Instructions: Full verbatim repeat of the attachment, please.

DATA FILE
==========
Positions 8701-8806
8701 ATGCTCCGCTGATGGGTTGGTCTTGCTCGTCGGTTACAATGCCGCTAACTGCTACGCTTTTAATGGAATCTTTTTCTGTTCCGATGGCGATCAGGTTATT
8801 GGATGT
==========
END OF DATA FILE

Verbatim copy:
Positions 8701-8806
8701 ATGCTCCGCTGATGGGTTGGTCTTGCTCGTCGGTTACAATGCCGCTAACTGCTACGCTTTTAATGGAATCTTTTTCTGTTCCGATGGCGATCAGGTTATT
8801 GGATGT